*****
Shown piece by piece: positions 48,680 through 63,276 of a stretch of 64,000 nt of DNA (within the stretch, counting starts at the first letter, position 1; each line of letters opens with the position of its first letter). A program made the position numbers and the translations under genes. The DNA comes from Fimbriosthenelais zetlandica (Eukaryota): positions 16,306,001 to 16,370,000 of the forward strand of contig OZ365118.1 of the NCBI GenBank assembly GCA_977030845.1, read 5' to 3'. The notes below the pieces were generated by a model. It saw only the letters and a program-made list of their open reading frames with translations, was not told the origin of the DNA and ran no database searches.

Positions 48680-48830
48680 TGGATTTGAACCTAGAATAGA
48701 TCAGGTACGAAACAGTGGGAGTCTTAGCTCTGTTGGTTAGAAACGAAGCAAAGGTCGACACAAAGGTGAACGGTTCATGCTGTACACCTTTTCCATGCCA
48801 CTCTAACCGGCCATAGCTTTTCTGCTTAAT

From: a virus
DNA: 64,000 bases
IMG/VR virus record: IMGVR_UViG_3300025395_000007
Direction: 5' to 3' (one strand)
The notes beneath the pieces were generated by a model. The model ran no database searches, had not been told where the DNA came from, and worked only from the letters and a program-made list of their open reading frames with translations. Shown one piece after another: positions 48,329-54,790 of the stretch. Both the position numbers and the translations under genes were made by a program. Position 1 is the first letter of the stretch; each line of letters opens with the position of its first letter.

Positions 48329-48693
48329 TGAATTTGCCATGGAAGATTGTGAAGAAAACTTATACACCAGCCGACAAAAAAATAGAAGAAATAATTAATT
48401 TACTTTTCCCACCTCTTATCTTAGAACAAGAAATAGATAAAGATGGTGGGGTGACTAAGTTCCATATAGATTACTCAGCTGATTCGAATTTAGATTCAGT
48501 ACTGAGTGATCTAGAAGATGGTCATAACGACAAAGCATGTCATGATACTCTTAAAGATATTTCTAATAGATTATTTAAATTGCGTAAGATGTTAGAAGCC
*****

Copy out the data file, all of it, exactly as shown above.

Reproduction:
Shown piece by piece: positions 48,680 through 63,276 of a stretch of 64,000 nt of DNA (within the stretch, counting starts at the first letter, position 1; each line of letters opens with the position of its first letter). A program made the position numbers and the translations under genes. The DNA comes from Fimbriosthenelais zetlandica (Eukaryota): positions 16,306,001 to 16,370,000 of the forward strand of contig OZ365118.1 of the NCBI GenBank assembly GCA_977030845.1, read 5' to 3'. The notes below the pieces were generated by a model. It saw only the letters and a program-made list of their open reading frames with translations, was not told the origin of the DNA and ran no database searches.

Positions 48680-48830
48680 TGGATTTGAACCTAGAATAGA
48701 TCAGGTACGAAACAGTGGGAGTCTTAGCTCTGTTGGTTAGAAACGAAGCAAAGGTCGACACAAAGGTGAACGGTTCATGCTGTACACCTTTTCCATGCCA
48801 CTCTAACCGGCCATAGCTTTTCTGCTTAAT

From: a virus
DNA: 64,000 bases
IMG/VR virus record: IMGVR_UViG_3300025395_000007
Direction: 5' to 3' (one strand)
The notes beneath the pieces were generated by a model. The model ran no database searches, had not been told where the DNA came from, and worked only from the letters and a program-made list of their open reading frames with translations. Shown one piece after another: positions 48,329-54,790 of the stretch. Both the position numbers and the translations under genes were made by a program. Position 1 is the first letter of the stretch; each line of letters opens with the position of its first letter.

Positions 48329-48693
48329 TGAATTTGCCATGGAAGATTGTGAAGAAAACTTATACACCAGCCGACAAAAAAATAGAAGAAATAATTAATT
48401 TACTTTTCCCACCTCTTATCTTAGAACAAGAAATAGATAAAGATGGTGGGGTGACTAAGTTCCATATAGATTACTCAGCTGATTCGAATTTAGATTCAGT
48501 ACTGAGTGATCTAGAAGATGGTCATAACGACAAAGCATGTCATGATACTCTTAAAGATATTTCTAATAGATTATTTAAATTGCGTAAGATGTTAGAAGCC